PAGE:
HOT: a centrifuge on a chip and next-generation integrated microfluidics

A microfluidic chip that can mimic the functions of a centrifuge without moving parts or external forces has been designed by Dino Di Carlo and colleagues from the University of California, Los Angeles.  The Centrifuge-on-a-Chip uses fluid vortices to trap cells, and has been demonstrated to be effective in enriching rare cells from heterogeneous solutions and for performing labelling assays on-chip.

Automated cellular sample preparation using a Centrifuge-on-a-Chip
Albert J. Mach, Jae Hyun Kim, Armin Arshi, Soojung Claire Hur and Dino Di Carlo
Lab Chip, 2011, Advance Article
DOI: 10.1039/C1LC20330D


Shuichi Takayama and collaborators at the University of Michigan have provided a brief overview of current challenges associated with integrated microfluidic circuits – covering parallel, serial and embedded instruction devices as well as device architecture, and providing an outlook for the next generation of ICMs.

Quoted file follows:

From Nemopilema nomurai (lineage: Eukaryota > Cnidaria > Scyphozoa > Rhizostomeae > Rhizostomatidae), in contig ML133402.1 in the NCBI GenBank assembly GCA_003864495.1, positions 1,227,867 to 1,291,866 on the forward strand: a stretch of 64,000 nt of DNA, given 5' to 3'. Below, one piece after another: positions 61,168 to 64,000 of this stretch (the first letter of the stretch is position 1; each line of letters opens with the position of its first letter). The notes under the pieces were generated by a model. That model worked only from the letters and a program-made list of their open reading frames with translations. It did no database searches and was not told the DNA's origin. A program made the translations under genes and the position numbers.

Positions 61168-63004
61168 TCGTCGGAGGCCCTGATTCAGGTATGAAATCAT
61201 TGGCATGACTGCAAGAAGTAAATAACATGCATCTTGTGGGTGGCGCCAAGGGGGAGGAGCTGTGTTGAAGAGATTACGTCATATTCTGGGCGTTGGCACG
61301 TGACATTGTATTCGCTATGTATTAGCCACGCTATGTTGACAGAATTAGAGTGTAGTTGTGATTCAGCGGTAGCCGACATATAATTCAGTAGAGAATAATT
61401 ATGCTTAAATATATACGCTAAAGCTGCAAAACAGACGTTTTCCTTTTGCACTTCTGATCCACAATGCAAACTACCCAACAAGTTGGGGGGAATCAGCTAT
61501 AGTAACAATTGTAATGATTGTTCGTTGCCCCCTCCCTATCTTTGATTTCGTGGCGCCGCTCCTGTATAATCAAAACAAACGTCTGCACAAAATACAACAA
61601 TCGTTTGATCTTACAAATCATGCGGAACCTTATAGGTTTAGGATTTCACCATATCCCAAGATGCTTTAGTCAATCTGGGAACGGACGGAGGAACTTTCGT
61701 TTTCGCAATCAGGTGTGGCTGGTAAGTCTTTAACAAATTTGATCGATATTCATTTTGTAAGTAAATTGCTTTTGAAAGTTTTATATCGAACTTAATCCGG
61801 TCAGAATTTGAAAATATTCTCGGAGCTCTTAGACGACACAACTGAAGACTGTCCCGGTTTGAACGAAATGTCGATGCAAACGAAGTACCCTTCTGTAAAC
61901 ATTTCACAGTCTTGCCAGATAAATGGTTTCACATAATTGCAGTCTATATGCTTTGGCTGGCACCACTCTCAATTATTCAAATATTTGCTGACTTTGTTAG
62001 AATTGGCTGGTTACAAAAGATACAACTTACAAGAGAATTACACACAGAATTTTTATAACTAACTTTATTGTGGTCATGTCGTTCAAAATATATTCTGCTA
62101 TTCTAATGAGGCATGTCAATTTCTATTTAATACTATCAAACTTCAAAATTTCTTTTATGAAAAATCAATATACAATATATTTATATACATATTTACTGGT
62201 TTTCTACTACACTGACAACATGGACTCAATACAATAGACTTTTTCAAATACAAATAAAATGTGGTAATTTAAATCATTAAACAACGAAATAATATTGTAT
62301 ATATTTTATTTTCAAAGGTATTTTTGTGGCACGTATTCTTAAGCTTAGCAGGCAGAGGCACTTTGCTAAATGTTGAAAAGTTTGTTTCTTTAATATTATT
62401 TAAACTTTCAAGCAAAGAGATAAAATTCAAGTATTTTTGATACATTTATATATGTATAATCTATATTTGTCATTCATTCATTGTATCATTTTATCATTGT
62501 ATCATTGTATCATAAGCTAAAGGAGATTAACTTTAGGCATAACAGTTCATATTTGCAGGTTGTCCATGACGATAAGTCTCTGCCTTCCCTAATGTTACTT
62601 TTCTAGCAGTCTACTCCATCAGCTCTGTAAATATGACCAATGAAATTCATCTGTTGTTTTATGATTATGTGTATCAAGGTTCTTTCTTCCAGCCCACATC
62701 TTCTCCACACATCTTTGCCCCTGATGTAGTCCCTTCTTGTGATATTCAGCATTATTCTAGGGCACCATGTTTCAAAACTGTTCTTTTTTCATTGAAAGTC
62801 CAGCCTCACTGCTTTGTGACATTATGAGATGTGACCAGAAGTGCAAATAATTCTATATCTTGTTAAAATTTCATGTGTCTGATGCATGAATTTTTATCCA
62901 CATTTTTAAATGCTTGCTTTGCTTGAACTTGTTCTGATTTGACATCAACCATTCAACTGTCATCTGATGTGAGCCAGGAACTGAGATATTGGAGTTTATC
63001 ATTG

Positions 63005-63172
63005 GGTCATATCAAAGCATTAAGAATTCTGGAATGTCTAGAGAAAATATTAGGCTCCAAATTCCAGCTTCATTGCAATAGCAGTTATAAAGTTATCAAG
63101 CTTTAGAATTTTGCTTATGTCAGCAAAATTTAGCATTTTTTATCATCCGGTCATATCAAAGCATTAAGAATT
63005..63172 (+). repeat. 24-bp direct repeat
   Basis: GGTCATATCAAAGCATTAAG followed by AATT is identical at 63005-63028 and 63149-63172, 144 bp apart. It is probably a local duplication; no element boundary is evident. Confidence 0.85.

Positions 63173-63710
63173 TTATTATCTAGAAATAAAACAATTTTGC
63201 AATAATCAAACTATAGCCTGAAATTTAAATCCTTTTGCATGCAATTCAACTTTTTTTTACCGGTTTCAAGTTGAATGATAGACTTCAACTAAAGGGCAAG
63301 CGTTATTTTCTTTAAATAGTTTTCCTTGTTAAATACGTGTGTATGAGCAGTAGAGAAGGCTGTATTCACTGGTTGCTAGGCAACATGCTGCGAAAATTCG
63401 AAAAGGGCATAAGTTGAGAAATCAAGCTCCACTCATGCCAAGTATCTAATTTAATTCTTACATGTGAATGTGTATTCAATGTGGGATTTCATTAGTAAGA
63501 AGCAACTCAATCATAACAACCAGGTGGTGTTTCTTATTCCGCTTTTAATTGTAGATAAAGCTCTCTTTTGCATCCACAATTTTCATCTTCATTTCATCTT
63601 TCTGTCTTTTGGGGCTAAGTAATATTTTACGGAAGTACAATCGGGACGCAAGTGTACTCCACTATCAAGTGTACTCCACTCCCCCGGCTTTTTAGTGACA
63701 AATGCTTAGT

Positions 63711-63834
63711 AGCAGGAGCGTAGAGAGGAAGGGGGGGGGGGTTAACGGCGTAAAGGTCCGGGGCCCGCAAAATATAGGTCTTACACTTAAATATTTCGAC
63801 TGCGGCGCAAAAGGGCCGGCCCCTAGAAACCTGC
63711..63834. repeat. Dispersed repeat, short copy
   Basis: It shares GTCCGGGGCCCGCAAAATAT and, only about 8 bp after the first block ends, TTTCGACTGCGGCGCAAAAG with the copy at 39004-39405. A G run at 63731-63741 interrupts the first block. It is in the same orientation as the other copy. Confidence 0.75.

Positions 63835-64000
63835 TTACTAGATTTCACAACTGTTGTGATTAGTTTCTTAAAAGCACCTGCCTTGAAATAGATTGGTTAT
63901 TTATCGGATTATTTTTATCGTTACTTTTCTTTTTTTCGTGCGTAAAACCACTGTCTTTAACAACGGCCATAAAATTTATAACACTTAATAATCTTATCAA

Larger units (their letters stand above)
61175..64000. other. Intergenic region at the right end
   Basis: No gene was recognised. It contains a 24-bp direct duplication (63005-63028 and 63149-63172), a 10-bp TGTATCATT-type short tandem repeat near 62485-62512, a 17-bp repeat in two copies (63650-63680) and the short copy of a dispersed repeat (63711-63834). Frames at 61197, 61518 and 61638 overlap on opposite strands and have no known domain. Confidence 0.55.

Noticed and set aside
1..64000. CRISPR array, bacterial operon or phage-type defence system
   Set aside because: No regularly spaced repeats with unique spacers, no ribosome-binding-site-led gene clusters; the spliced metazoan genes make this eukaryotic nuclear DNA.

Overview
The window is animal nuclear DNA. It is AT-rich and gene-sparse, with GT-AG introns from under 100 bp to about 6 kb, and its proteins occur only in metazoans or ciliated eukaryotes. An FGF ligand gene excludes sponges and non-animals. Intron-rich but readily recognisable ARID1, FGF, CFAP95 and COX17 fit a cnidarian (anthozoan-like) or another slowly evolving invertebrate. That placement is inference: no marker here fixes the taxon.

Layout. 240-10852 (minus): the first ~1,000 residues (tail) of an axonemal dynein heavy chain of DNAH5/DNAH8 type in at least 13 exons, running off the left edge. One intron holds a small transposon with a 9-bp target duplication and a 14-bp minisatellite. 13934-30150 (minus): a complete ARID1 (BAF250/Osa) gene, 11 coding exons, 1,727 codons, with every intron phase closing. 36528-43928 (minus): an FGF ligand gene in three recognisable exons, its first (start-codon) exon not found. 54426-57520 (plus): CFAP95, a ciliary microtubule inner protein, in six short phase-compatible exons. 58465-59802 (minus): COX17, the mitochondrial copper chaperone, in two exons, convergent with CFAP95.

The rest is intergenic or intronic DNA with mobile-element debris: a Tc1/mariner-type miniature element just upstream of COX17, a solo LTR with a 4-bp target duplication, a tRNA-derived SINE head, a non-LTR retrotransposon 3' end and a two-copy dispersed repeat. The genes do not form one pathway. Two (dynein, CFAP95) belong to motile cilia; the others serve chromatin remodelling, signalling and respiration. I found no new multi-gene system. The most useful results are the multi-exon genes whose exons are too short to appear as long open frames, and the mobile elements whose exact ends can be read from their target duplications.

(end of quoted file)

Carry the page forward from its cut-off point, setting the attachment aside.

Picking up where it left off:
Next-generation integrated microfluidic circuits
Bobak Mosadegh, Tommaso Bersano-Begey, Joong Yull Park, Mark A. Burns and Shuichi Takayama
Lab Chip, 2011, Advance Article
DOI: 10.1039/C1LC20387H

Both HOT articles are free to access for 4 weeks, so why not take a look today?

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One Response to “HOT: a centrifuge on a chip and next-generation integrated microfluidics”

  1. Naresh Kumar says:

    A good article that emphasizes the application of point of care dignostics on the Lab on chip.

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